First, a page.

Already most of the people dislocated from Fallujah, he says, have been prevented from entering Erbil and are living in precarious to life-threatening conditions on the open desert. “Imagine fleeing [your] town and villages then staying in the open in temperatures that exceed 115 to 120 degrees all the time,” he says. El-Mahdi says it is a challenge for his Catholic aid agency to win over the Sunni residents of these desert camps, now deeply distrustful of any entity that smacks of Western interests. Keeping an adequate aid flow into the impromptu camps is only the next challenge once some degree of trust is established.
El-Mahdi reports that C.R.S. teams have been delivering food, water and sanitation kits to the desert camps “and also other family items like women and children hygiene items, cooking sets, carpets and mattresses to sleep on.
“We also provide them with shelter units…to protect them from the harsh weather conditions.” He called the aid deliveries “another sign of Caritas’s success of serving people based on need and not creed.” (Caritas Internationalis is the official name of the Holy See’s umbrella organization of global humanitarian agencies like C.R.S.).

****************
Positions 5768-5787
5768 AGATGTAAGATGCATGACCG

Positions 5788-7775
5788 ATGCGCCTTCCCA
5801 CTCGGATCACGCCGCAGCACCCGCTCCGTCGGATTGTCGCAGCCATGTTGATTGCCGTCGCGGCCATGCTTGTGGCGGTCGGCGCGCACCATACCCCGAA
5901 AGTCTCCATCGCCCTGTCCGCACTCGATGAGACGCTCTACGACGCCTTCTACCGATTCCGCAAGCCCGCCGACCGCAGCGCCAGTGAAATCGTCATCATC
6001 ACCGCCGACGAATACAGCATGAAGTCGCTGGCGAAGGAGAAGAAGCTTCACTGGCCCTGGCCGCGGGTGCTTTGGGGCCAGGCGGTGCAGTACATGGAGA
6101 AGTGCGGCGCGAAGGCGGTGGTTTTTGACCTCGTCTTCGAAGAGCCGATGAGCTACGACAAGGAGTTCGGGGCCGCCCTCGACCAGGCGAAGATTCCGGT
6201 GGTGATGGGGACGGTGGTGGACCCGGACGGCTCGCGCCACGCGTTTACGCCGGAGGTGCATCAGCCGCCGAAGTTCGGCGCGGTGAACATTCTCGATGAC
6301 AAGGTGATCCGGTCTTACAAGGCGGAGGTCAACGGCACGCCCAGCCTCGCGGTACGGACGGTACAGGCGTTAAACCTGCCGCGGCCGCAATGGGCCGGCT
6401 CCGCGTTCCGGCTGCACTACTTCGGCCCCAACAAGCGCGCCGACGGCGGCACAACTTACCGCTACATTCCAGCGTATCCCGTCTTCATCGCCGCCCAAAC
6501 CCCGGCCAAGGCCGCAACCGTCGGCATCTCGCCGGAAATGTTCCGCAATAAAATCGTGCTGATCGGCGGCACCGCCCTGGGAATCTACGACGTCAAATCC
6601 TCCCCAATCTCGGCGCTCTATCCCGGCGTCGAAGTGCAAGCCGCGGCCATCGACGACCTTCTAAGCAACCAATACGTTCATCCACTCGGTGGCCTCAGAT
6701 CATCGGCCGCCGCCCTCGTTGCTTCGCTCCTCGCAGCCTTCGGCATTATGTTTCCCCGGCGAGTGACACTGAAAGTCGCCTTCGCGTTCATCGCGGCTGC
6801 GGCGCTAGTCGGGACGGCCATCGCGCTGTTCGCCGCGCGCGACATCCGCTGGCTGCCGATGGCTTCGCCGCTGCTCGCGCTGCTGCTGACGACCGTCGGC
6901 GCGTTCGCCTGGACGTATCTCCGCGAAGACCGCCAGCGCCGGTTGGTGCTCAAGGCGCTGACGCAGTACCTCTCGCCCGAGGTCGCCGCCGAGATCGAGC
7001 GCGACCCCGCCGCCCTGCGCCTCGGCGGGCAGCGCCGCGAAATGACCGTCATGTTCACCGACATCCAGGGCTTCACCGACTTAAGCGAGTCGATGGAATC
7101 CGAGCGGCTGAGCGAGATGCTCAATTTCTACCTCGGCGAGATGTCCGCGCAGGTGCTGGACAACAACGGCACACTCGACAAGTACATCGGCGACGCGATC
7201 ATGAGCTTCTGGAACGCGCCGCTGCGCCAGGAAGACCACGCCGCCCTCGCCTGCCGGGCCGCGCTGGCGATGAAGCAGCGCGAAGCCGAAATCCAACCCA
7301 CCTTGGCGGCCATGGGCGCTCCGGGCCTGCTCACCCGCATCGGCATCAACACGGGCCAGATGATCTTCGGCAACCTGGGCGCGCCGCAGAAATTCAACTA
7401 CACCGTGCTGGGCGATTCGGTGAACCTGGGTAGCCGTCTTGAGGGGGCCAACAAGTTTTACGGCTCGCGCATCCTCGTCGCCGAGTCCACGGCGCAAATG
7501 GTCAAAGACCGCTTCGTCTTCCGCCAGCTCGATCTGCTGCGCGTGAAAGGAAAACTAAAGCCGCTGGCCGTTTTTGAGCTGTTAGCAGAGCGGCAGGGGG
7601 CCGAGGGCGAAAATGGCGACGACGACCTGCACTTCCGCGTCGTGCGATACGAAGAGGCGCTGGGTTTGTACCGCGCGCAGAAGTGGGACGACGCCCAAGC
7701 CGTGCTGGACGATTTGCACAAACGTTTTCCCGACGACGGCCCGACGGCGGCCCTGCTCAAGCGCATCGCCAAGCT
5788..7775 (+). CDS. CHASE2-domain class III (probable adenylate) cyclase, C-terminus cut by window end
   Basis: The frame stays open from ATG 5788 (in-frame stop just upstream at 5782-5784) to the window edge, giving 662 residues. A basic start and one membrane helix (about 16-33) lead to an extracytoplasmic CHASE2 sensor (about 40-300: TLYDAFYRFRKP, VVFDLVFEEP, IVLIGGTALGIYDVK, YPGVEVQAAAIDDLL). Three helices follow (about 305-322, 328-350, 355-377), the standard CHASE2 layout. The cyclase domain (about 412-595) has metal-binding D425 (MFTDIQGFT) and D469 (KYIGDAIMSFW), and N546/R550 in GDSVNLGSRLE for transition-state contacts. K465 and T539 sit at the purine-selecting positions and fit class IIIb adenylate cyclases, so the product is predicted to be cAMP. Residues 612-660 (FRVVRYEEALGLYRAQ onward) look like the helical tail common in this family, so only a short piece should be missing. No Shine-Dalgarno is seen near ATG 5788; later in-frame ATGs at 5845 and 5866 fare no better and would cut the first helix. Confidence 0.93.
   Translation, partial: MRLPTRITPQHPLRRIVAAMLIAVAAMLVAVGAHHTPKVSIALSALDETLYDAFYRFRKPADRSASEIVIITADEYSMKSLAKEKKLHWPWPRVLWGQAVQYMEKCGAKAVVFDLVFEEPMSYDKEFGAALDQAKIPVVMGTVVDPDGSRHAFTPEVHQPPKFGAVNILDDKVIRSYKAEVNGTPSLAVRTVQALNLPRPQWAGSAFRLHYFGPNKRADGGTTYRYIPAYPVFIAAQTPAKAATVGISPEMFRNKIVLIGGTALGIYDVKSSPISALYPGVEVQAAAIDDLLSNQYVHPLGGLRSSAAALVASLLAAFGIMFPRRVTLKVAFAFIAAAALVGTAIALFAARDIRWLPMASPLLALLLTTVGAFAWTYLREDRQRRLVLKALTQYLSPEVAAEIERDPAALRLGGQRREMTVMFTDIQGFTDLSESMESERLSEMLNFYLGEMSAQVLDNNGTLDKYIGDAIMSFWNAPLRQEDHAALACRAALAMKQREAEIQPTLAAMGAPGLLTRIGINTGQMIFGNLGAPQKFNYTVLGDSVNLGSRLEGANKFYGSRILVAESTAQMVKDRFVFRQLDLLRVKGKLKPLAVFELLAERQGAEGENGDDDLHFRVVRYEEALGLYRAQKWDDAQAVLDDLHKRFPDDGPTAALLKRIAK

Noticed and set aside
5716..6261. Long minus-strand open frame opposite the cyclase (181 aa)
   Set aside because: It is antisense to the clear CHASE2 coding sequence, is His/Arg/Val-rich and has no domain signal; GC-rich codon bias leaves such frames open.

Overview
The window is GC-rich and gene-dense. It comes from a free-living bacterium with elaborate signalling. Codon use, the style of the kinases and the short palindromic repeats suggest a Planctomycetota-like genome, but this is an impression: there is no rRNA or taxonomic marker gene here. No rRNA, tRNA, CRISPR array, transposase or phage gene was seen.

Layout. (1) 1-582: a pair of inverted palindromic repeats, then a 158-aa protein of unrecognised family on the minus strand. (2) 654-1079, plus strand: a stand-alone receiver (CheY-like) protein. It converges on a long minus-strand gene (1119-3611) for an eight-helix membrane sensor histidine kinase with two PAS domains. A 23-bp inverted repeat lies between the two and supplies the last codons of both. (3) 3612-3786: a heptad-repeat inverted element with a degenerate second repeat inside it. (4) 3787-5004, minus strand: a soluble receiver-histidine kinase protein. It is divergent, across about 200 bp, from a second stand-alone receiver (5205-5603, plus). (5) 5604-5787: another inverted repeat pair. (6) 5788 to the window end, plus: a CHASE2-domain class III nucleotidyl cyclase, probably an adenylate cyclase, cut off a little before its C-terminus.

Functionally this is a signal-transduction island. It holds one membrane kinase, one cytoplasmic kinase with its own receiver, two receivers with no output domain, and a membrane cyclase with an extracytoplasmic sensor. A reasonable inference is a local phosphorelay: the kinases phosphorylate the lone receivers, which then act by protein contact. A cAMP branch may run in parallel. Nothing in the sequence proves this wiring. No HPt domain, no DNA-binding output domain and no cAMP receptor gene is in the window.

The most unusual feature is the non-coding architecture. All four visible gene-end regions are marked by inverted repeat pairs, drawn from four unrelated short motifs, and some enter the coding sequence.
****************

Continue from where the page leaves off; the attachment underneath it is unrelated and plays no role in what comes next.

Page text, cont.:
The end of the ISIS reign of terror would surely be welcome in the region, El-Mahdi says, but it will not mean the end of ISIS—an ideology he fears will persist whatever the outcome in Mosul—nor the end of crisis in Iraq. Though C.R.S. intends to stand by to help, he says it could be years before anyone will be able to return to their homes in communities that have been torn apart by combat, booby traps and sectarian divisions. Many of the people he works with will remain deeply hesitant about returning home “still traumatized by the past experience” and now unwilling to put their trust “in the protection by armies as such.”
But for those who want to stay in Iraq and rebuild, “we will be there to support them again,” El-Mahdi says. “But honestly we have not seen much return yet even in the so called ‘liberated’ areas from ISIS. Security and infrastructure conditions in those areas are not yet suitable for people's return.”